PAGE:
Friday, February 20, 2009

Obama will listen to us on Afghanistan: Ignatieff

In another interview Ignatieff mentioned that he would ask for the repatriation of Khadr but most articles do not mention this any more. Both Harper and Ignatieff seem to envision a non-combat role in Afghanistan even after 2011 dumping more money into the Afghan sewer. Also, even non-combat roles can involve casualties and a role can involve self defence and conflict even if it is not directly a combat role.

Obama 'will listen to us' on Afghanistan: IgnatieffLast Updated: Wednesday, February 18, 2009 2:39 PM ET Liberal Leader Michael Ignatieff says he will press U.S. President Barack Obama during their meeting on Thursday in Ottawa for a clear, consistent strategy for Afghanistan, while also urging the U.S. leader to take more action against protectionist trade measures and ensure a free-flowing border.Liberal Leader Michael Ignatieff, shown, is scheduled to meet U.S. President Barack Obama for 20 minutes on Thursday at Ottawa International Airport. (Sean Kilpatrick/Canadian Press)Speaking to reporters on Wednesday in Brossard, Que., Ignatieff reiterated that the Liberals would not accept an extension of Canada's military mission in Afghanistan, which is scheduled to end in February 2011.Ignatieff, who is scheduled to meet briefly with Obama at Ottawa International Airport on Thursday afternoon before the U.S. leader departs for Washington, said he has "a lot to say" about Canada's experience in Afghanistan and the direction of the NATO-led mission beyond the 2011 end date."We are looking for a strategy that will provide for some coherence and consistency in the NATO mission," he said."We’re at the centre of that mission and we believe that Mr. Obama will listen to what we have to say about the Canadian experience in Afghanistan, and we’ll be sharing all of that with him."Ignatieff said Canada must pursue its engagement in Afghanistan after 2011 by focusing on development, as well as political and diplomatic efforts."We have a great deal to contribute even in terms of strengthening our presence on the humanitarian and development side," he said."And we will be able to continue the mission, but not on a military basis."'You can certainly do a lot in 20 minutes'Protocol dictates the president meet with the leader of the Official Opposition during a visit to Canada. But the Liberals have questioned the selection of a less-than-public location for the meeting and its brevity — details they say were determined by the Prime Minister's Office.Ignatieff, who counts some of Obama's advisers as his friends from his days teaching at Harvard University, scoffed at the idea he had the right to demand a minimum amount of time with the president.But he said he expects an amount equal to the 20 minutes then Opposition leader Stephen Harper had in a meeting on Parliament Hill with George W. Bush during a presidential visit in 2004."You don't make demands to the president of the United States," he said. "My problem is with Prime Minister Harper and not with President Obama.…You can certainly do a lot in 20 minutes."When asked whether he was concerned about his relative lack of visibility with the highly popular American leader, Ignatieff said he expects Thursday's visit to be the first of many."This president is going to be around for a long time; it will be up to the Americans to decide how long," he said."If he’s here for five hours or five minutes, he’s welcome on Canadian territory. He’s a neighbour, an ally and a friend, and we hope to see him much more in the future."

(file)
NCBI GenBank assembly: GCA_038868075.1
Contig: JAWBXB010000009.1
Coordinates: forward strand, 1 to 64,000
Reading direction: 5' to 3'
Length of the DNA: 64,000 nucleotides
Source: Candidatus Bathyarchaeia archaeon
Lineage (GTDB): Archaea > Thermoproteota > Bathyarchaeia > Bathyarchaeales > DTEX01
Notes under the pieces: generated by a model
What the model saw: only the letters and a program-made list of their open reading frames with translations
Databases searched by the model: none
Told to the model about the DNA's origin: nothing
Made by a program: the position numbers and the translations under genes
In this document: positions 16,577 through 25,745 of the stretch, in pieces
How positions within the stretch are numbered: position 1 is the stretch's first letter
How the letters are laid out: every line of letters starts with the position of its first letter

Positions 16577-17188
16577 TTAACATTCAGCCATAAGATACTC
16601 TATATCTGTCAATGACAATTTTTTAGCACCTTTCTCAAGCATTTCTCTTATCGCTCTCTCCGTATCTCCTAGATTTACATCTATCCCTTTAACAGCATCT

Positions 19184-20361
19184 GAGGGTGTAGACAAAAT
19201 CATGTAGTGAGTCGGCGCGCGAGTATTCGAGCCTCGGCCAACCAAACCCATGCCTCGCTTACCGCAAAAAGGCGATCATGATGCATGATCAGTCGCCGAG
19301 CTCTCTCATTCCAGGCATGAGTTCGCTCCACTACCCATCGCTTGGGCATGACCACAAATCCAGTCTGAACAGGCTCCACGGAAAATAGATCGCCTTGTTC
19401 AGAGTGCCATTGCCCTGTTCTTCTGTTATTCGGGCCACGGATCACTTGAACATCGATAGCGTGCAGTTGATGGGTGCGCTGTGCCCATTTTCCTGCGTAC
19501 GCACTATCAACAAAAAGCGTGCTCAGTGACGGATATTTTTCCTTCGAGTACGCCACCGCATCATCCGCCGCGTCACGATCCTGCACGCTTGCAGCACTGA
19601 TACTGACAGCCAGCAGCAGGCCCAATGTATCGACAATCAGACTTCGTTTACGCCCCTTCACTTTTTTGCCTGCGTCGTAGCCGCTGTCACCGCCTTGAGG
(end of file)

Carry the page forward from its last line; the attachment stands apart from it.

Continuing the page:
No comments: